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Credit reporting agency Equifax Thursday disclosed one of the most significant data breaches in recent history, saying information including Social Security numbers of 143 million consumers was potentially compromised.
While the massive breach that Yahoo revealed last year involved more accounts, topping 1 billion, that intrusion exposed people's phone numbers and passwords. Equifax said its breach includes “names, Social Security numbers, birth dates, addresses and, in some instances, driver’s license numbers.”
The company added that credit card numbers for approximately 209,000 U.S. consumers were accessed, along with some dispute documents that contained personal identifying information for approximately 182,000 U.S. consumers.
Equifax is offering a number of services for free to people, including credit monitoring. (You can find more information at a site Equifax set up, and see our expert advice below on protecting your data.)
Equifax originally said by signing up you opt into arbitration and waive your right to take part in a class-action lawsuit for the credit monitoring service. But this waiver didn't apply to the breach at large. It later dropped the restrictions for the free credit-monitoring service, saying customers who sign up because of the data breach are not subjected to the clause and would not be prevented from joining class-action suits.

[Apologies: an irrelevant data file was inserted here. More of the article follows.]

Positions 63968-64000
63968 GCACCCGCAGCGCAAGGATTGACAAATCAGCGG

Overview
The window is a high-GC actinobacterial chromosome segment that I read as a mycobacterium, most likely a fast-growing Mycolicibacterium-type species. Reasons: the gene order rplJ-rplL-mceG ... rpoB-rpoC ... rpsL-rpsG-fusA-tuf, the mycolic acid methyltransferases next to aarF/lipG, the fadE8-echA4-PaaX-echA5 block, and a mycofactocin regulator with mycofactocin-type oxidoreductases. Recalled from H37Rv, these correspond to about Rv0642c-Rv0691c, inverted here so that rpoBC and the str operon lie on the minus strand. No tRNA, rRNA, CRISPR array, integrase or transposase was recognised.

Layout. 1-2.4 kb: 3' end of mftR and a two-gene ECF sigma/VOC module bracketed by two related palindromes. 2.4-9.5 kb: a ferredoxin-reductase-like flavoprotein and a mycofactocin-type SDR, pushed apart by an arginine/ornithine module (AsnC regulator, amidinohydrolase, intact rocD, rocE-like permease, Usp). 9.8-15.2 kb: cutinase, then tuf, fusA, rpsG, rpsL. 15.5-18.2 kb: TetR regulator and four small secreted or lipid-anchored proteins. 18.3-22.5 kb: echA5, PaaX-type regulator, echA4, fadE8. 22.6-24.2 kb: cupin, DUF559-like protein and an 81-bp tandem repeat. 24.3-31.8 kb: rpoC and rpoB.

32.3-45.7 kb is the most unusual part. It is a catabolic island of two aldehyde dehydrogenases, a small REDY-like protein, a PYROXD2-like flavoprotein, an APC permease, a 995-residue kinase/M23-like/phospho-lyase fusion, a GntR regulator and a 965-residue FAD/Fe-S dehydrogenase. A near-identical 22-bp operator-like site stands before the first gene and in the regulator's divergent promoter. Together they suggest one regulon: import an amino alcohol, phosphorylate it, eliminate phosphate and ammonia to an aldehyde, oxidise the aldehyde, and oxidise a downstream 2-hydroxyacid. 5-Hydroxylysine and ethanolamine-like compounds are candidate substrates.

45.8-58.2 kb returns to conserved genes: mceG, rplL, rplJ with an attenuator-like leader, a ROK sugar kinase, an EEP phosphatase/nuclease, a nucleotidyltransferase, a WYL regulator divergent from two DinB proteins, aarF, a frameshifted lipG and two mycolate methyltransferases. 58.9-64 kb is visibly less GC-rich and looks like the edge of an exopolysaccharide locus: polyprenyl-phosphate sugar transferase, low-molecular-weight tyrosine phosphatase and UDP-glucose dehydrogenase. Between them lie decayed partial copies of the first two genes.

The breach happened mid-May through July and was discovered July 29, Equifax said. It also said it has seen no evidence of unauthorized activity on its core consumer or commercial reporting databases.
“It’s one of the worst hacks imaginable," said Dan Guido, CEO of the cyber-security firm Trail of Bits. “People should be extraordinarily angry at companies like Equifax. We place a huge amount of trust in them about money matters but they’re so easily compromised by simplistic attacks like this one.”
Indeed, Guido wonders whether this major breach might mark the beginning of a "post-authentication era," in which this widely accepted personal information becomes essentially useless in establishing an individual’s identity.
“There’s no sense in treating this like confidential information anymore,” he said. “When you call up your cell phone company they typically ask for this information like your social security number or your driver's license number and it’s simply no longer possible to accurately identify people using these typical trust markers.”